The nation’s economic monitoring indicators flashed “yellow-blue” for the fifth month last month, meaning the economy is still in a transition period between recession and growth, the Council for Economic Planning and Development (CEPD) said yesterday.
The score of indicators — which takes into account both leading and coincident indicators — rose 1 point to 21 points from a month ago, according to the council.
“The stock market in Taiwan was very active last month, but the nation’s exports, [industrial] production and [private] consumption were still slow,” council chief secretary Kao Shien-quey (高仙桂) said.
The council uses a five-color spectrum to gauge economic health, with “blue” signaling recession, “green” steady growth and “red” overheating, with “yellow-blue” indicating a transition between recession and growth, and “yellow-red” a transition between growth and overheating.
The lackluster economy was also reflected by the slight monthly increase in the index of coincident indicators last month, Kao said. The index, which reflects monthly economic conditions, rose 0.07 percent to 99.24 points last month from a month earlier, the council said.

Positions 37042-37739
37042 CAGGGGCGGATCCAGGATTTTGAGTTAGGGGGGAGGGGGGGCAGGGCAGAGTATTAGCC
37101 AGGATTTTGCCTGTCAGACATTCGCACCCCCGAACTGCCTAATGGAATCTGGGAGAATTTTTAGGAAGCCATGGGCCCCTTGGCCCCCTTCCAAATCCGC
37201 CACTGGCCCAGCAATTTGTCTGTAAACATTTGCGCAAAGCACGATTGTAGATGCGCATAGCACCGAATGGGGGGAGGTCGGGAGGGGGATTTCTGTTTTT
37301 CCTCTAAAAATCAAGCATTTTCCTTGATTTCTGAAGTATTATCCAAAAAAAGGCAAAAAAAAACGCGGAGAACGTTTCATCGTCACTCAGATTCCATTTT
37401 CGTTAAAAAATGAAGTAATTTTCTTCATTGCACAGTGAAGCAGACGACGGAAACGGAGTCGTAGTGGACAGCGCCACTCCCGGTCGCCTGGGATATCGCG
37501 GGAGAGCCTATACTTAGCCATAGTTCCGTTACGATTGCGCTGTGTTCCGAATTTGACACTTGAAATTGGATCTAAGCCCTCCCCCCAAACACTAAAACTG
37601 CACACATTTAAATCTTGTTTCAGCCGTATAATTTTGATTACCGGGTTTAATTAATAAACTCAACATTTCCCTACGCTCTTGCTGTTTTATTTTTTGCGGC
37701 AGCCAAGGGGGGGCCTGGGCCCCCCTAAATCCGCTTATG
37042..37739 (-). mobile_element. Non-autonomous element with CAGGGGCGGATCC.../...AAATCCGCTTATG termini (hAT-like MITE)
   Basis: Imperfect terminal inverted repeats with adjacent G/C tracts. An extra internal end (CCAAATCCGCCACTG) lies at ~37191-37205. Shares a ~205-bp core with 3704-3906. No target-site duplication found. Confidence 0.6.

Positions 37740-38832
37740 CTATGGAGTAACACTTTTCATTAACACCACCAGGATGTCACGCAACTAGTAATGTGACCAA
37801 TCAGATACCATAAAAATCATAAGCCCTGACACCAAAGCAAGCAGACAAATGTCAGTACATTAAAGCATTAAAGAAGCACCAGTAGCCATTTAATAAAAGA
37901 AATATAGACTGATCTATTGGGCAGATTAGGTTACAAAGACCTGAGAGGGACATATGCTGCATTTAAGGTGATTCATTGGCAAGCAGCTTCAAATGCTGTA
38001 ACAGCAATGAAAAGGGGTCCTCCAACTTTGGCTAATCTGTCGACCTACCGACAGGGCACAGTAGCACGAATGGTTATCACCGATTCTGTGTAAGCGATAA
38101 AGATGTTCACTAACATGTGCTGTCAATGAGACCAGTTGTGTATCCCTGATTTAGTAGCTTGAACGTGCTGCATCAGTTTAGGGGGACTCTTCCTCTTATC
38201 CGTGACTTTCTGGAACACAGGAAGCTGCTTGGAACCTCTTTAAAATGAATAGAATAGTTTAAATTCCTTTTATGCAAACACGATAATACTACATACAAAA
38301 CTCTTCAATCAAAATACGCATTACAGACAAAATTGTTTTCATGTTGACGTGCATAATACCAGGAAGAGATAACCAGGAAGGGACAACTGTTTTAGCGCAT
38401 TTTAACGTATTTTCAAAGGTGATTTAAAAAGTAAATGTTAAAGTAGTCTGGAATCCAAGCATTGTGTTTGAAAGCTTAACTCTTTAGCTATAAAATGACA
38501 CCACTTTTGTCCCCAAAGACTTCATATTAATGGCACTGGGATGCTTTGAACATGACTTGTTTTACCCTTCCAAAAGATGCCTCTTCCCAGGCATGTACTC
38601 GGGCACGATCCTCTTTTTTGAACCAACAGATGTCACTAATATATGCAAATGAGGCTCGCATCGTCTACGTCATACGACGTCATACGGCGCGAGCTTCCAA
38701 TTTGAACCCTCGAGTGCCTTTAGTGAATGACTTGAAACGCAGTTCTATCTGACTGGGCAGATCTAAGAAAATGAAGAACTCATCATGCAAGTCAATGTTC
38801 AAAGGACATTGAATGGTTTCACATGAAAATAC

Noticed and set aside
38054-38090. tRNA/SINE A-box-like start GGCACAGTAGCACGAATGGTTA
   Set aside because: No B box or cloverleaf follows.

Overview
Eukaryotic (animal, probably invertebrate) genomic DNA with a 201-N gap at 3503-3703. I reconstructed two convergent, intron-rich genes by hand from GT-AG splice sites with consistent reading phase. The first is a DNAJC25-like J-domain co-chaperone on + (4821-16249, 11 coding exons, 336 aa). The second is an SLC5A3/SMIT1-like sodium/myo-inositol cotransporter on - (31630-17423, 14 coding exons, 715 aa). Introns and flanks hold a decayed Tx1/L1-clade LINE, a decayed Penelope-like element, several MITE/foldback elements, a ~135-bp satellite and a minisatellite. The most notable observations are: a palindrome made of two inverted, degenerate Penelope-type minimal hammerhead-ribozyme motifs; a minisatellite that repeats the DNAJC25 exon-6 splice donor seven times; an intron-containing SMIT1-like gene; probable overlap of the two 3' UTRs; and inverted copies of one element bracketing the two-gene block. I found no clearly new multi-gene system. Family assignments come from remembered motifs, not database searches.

The index of leading economic indicators, which is used to gauge the nation’s short-term economic outlook, posted its 15th consecutive increase to 101.2 points last month, up 0.19 percent from October, the council said, adding that the increase was also mild.
“The global economy has remained weak over the past two years, and although economies in developed countries rebounded this year, economies among Asian countries did not improve,” Kao said.
However, leading and coincident indicators may show significant increases next year because of growing signs last month pointing to an improving global economy, Kao said.
The latest statistics showed that economic growth in the US in the third quarter reached 4.1 percent, and its jobless rate dropped to 7 percent last month, while the economy in Europe is expected to come out of recession and post a 0.8 percent growth next year, according to Kao.
Leading indicators for five major Asian countries reported the third consecutive increase to 99.4 points last month, up 0.08 percent from a month earlier, the council said, adding that Taiwan’s exports in petrochemical, steel and machine industries will benefit from any future economic growth in Asia.
“The monitoring indicators are likely to flash ‘green’ in the first half of next year, provided that the nation’s exports increase significantly next year as the global economy grows,” Kao said.
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